Toronto 2023: Youth (Spring)
Producer Denis Vaslin, who runs Rotterdam-based Volya Films together with Fleur Knopperts, discusses why he boarded Wang Bing’s epic 3.5 hour documentary Youth (Spring), itself the first part of a 11-hour essay on contemporary China. The film is included in the TIFF Wavelength section. Vaslin talks to SEE NL's Nick Cunningham.
Youth (Spring) by Wang Bing
Chinese auteur Wang Bing is no stranger to long-form documentary making. His 2018 Beauty Lives in Freedom clocks in at 5 hours 30 mins while Dead Souls (also 2018) is over 8 hours in length. His 15 Hours (2017) requires no further explanation as to its duration.
His latest opus Youth (Spring), sold by Paris-based Pyramide Films, is equally immersive, set in the city of Liming, close to Shanghai, which is a centre for textile manufacturing. The synopsis reads how young people migrate there from Yunnan province, 2,500 km
to the west of Shanghai, near the source of the Yangtze River. These young workers share dormitories and eat together in corridors, all the time looking to realize their dreams of starting a family, buying a house or setting up their own workshop. Between them, friendships and love affairs are made and unmade according to the seasons, bankruptcies and family pressures.
Co-producer Denis Vaslin of Volya Films has long been an admirer of Wang Bing’s uncompromising work. “He is a unique filmmaker, very courageous in his method and perseverant. He really works to get the trust of his characters, to let them tell their stories and help them tell their stories - and that takes a lot of expertise. He shoots for long periods of time and he presents us a side of China that we might see in the news, but that we never see on film.”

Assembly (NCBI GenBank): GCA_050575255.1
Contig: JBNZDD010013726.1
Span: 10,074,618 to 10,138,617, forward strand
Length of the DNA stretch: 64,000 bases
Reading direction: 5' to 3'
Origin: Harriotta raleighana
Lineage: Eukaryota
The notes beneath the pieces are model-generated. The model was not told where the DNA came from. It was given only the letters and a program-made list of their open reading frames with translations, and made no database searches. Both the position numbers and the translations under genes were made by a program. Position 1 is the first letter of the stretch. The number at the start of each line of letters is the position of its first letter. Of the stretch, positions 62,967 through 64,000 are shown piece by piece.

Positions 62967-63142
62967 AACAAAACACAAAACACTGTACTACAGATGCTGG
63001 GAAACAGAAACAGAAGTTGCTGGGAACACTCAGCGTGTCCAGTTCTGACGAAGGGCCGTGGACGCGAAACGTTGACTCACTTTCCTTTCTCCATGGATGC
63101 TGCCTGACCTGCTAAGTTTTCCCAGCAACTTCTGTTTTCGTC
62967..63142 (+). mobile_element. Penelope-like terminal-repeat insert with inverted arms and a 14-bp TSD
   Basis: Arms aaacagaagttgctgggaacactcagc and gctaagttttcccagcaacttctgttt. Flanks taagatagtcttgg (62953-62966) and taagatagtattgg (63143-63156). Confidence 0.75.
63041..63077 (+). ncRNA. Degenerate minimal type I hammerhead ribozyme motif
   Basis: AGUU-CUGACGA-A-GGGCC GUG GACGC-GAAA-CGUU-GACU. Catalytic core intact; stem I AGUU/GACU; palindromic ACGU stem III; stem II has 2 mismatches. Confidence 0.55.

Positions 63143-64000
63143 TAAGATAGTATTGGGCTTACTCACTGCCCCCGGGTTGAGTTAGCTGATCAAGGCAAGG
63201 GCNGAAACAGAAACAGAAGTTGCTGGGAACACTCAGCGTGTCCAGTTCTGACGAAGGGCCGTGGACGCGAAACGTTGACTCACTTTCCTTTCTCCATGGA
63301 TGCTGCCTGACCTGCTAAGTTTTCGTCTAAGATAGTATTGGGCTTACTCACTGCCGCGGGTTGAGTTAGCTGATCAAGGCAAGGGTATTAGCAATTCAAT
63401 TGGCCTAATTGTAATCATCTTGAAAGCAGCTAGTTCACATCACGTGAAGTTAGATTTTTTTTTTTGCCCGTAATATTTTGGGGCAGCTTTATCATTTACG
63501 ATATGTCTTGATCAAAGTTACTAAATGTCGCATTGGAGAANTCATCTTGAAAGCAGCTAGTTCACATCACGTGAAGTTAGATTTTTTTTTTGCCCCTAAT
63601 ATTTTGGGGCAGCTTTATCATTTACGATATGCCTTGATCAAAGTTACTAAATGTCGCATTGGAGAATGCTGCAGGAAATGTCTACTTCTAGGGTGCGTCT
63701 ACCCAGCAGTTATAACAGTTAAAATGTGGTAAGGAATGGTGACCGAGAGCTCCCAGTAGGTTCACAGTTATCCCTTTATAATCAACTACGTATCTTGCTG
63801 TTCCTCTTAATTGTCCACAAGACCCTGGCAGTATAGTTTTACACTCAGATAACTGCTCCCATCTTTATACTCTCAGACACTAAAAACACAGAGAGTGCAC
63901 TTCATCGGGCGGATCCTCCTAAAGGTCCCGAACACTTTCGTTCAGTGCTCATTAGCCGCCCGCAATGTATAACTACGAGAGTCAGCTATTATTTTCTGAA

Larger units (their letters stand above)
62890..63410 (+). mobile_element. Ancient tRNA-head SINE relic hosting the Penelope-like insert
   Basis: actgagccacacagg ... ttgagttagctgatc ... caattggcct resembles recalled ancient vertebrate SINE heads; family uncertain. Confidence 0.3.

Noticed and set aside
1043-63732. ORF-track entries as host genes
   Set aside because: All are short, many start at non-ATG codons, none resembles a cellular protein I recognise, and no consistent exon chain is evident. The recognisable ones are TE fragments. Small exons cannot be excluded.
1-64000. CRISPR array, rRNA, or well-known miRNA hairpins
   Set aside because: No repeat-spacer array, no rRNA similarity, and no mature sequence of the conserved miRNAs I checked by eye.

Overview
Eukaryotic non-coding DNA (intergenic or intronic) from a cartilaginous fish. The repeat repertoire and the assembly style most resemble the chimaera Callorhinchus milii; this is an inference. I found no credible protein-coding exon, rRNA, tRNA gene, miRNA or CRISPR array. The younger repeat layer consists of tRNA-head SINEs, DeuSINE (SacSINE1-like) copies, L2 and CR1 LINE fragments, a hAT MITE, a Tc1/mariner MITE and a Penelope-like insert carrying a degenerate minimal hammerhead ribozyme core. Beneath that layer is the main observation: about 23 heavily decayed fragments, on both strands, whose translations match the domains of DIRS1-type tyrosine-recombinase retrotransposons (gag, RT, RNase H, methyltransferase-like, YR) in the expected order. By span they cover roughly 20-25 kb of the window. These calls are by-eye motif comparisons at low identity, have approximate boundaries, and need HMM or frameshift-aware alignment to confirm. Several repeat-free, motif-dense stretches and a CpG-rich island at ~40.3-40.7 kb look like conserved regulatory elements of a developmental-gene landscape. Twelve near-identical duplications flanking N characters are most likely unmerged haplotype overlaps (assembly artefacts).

With Vaslin as co-producer, the film received €50,000 in NFF+HBF support (the initiative run by the Netherlands Film Fund and IFFR’s Hubert Bals Fund). The subsequent Dutch work on the co-production mainly involved the sound editing and mix, provided by one of Vaslin’s long-term collaborators Ranko Pauković of Amsterdam-based Editson.
“Ranko’s work was great, but first we had to win the trust of Wang Bing because it was the first time we were working with him and he is very demanding and precise in what he wants.” The director wanted the sound to be “rough, as realistic as possible,” which Vaslin concedes may sound counterintuitive, until he points out how, in the main, the sound that audiences experience in the auditorium is seldom akin to the actual sound on set. For his film, Wang Bing demanded “authenticity,” which Pauković delivered. The pair worked together in Amsterdam before eventually everything completing the sound at Studio Fresnoy in Lille.
What the Volya Films MD is certain of is a highly fruitful future career on the international circuit. “It's going to have a great festival life. I'm convinced,” he emphasises.
On the home front, he is confident that it will perform well to cineastes, although local distribution is yet to be secured. “It is a long film and distributors are not going to invest on paper.” That said, he expects to find “a good combination with a good distributor” for release across The Netherlands and Benelux.
One obvious and natural outlet for the film is the Eye Filmmuseum in Amsterdam, the Dutch home for intelligent documentary and arthouse cinema. “We have, from the beginning, had the support from Eye because they have known for many years the fantastic work of Wang Bing,” Vaslin ends.
Youth (Spring) is produced by Gladys Glover (FR), House on Fire (FR) and CS production (FR) in co-production with Volya Films (NL) and Les Films Fauves (LU). Sales are handled by Pyramide.
We interviewed Denis Vaslin before Cannes 2023. This interview has been updated for Toronto International Film Festival.